Inductors at audio frequency

Chapter Inductors at audio frequency

Teach Yourself Electricity and Electronics Third Edition Book
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Summary of Contents

Teach Yourself Electricity and Electronics Third Edition Book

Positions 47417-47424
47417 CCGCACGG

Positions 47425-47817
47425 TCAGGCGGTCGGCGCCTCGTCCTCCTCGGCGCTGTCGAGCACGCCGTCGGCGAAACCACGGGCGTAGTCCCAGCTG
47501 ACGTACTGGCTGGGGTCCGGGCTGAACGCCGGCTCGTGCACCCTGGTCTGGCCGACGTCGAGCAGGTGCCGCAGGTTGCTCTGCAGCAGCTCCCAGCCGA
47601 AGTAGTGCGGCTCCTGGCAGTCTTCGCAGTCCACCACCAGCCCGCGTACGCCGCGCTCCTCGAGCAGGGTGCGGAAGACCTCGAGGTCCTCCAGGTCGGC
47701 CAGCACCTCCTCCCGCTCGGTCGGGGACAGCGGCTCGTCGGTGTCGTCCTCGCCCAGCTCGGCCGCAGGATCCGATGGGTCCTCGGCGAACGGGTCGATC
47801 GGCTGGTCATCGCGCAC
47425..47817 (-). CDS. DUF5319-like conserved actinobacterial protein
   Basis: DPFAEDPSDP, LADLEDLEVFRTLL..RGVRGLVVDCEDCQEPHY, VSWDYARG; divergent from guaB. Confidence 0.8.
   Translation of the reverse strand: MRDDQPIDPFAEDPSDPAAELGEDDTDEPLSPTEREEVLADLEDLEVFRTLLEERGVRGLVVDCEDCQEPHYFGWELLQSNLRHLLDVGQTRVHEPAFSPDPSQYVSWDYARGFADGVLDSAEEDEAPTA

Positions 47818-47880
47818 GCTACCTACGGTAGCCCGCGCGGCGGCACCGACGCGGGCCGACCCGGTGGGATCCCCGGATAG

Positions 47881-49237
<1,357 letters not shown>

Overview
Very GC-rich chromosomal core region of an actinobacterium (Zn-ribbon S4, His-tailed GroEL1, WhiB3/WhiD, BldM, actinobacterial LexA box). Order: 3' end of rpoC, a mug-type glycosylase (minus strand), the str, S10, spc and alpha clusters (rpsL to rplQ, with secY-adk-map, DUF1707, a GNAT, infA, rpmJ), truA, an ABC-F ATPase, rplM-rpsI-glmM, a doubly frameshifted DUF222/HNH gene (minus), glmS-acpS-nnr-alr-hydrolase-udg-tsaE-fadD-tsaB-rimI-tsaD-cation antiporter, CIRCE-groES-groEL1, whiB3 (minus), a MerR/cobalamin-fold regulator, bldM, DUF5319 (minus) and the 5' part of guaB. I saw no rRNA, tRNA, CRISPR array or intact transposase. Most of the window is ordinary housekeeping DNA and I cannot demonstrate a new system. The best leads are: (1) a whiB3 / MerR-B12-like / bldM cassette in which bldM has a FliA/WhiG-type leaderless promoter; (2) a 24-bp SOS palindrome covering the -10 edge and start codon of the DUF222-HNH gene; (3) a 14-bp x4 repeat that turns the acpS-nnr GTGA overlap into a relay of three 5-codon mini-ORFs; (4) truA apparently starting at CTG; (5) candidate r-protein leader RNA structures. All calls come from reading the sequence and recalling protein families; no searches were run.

• Inductors at audio frequencyInductors at audio frequencies range in value from a few millihenrys up to about 1 H.They are almost always toroidally wound, or are wound in a pot core, or comprise partof an audio transformer.Inductors can be used in conjunction with moderately large values of capacitancein order to obtain audio tuned circuits. However, in recent years, audio tuning hasbeen taken over by active components, particularly integrated circuits.Inductors at radio frequencyThe radio frequencies range from 9 kHz to well above 100 GHz. At the low end of thisrange, inductors are similar to those at audio frequencies. As the frequency increases,cores having lower permeability are used. Toroids are quite common up through about30 MHz. Above that frequency, air-core coils are more often used.In radio-frequency (rf) circuits, coils are routinely connected in series or in parallelwith capacitors to obtain tuned circuits. Other arrangements yield various characteris-tics of attenuation versus frequency, serving to let signals at some frequencies pass,while rejecting signals at other frequencies. You’ll learn more about this in the chapteron resonance.Transmission-line inductorsAt radio frequencies of more than about 100 MHz, another type of inductor becomespractical. This is the type formed by a length of transmission line.A transmission line is generally used to get energy from one place to another. In ra-dio communications, transmission lines get energy from a transmitter to an antenna,and from an antenna to a receiver.Types of transmission lineTransmission lines usually take either of two forms, the parallel-wire type or the coax-ial type.A parallel-wire transmission line consists of two wires running alongside each otherwith a constant spacing (Fig. 10-10). The spacing is maintained by polyethylene rodsmolded at regular intervals to the wires, or by a solid web of polyethylene. You haveseen this type of line used with television receiving antennas. The substance separatingthe wires is called the dielectric of the transmission line.A coaxial transmission line has a wire conductor surrounded by a tubular braid orpipe (Fig. 10-11). The wire is kept at the center of this tubular shield by means of poly-thylene beads, or more often, by solid or foamed polyethylene dielectric, all along thelength of the line.Line inductanceShort lengths of any type of transmission line behave as inductors, as long as the line isless than 90 electrical degrees in length. At 100 MHz, 90 electrical degrees, or 1⁄4Transmission-line inductors193